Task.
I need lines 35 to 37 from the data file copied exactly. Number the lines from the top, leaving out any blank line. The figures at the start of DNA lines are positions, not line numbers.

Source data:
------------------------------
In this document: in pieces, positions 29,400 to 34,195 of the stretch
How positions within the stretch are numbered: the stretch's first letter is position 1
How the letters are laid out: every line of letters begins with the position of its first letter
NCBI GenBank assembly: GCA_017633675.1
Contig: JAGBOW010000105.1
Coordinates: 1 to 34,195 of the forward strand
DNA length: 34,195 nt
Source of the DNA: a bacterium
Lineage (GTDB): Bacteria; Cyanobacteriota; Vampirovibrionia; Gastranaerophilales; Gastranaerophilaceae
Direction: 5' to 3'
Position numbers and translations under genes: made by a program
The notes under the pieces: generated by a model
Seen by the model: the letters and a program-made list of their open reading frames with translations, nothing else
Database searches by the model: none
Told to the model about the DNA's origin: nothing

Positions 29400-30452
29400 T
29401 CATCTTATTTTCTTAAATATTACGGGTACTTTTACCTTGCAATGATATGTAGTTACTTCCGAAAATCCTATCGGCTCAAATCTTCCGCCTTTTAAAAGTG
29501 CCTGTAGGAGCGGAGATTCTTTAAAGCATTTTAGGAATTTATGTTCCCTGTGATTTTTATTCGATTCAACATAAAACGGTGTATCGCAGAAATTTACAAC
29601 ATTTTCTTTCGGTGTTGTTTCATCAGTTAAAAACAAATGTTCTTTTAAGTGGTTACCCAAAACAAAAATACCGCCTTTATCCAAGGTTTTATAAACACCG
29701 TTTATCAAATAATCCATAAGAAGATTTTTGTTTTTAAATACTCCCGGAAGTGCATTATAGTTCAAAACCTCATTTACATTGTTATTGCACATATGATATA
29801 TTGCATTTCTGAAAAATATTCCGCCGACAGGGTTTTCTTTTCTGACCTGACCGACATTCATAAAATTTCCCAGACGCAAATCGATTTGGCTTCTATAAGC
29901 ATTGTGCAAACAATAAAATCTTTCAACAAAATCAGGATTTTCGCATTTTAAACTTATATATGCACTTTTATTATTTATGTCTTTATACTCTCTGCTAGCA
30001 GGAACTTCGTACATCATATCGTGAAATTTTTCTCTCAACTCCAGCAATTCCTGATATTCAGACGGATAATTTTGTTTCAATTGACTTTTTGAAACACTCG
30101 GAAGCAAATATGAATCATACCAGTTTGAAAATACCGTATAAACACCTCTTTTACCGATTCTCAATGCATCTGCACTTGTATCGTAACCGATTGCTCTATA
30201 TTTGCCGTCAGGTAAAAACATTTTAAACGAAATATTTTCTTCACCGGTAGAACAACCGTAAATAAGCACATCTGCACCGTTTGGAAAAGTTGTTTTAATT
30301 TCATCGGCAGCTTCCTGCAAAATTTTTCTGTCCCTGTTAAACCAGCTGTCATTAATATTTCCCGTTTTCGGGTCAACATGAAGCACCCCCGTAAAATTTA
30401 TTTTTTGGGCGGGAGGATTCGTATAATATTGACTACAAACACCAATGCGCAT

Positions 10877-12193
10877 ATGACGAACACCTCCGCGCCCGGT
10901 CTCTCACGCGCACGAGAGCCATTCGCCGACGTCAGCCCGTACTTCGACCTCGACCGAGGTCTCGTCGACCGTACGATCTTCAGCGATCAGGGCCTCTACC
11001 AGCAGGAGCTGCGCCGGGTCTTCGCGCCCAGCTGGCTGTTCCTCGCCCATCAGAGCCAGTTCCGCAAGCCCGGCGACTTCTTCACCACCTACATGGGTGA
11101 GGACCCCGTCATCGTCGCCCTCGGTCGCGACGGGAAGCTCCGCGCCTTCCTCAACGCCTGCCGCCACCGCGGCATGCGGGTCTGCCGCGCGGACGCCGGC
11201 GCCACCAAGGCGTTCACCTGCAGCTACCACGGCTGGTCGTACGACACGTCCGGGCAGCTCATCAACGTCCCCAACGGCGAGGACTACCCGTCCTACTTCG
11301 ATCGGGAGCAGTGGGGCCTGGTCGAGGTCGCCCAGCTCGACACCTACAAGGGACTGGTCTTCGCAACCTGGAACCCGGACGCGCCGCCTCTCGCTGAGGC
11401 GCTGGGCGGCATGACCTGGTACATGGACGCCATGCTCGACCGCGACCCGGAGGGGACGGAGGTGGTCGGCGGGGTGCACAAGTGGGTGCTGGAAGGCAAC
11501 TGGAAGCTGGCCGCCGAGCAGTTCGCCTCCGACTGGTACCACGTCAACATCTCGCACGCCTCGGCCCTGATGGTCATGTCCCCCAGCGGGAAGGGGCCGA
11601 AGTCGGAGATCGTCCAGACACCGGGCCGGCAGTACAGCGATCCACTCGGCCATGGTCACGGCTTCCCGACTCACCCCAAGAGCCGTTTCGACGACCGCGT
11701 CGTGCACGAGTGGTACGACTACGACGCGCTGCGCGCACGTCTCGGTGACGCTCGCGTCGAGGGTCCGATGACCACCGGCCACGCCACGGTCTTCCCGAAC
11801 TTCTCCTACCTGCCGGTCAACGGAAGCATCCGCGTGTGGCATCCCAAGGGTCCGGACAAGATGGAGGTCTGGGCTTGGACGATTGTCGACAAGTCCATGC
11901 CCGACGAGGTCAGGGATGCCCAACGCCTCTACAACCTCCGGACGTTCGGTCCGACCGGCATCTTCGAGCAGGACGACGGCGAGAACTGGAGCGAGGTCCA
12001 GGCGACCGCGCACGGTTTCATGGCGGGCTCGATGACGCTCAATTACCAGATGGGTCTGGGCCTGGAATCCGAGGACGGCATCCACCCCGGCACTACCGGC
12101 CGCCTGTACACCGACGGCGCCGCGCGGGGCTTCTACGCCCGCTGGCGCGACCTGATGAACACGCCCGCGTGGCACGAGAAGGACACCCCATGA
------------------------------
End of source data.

11301 ATCGGGAGCAGTGGGGCCTGGTCGAGGTCGCCCAGCTCGACACCTACAAGGGACTGGTCTTCGCAACCTGGAACCCGGACGCGCCGCCTCTCGCTGAGGC
11401 GCTGGGCGGCATGACCTGGTACATGGACGCCATGCTCGACCGCGACCCGGAGGGGACGGAGGTGGTCGGCGGGGTGCACAAGTGGGTGCTGGAAGGCAAC
11501 TGGAAGCTGGCCGCCGAGCAGTTCGCCTCCGACTGGTACCACGTCAACATCTCGCACGCCTCGGCCCTGATGGTCATGTCCCCCAGCGGGAAGGGGCCGA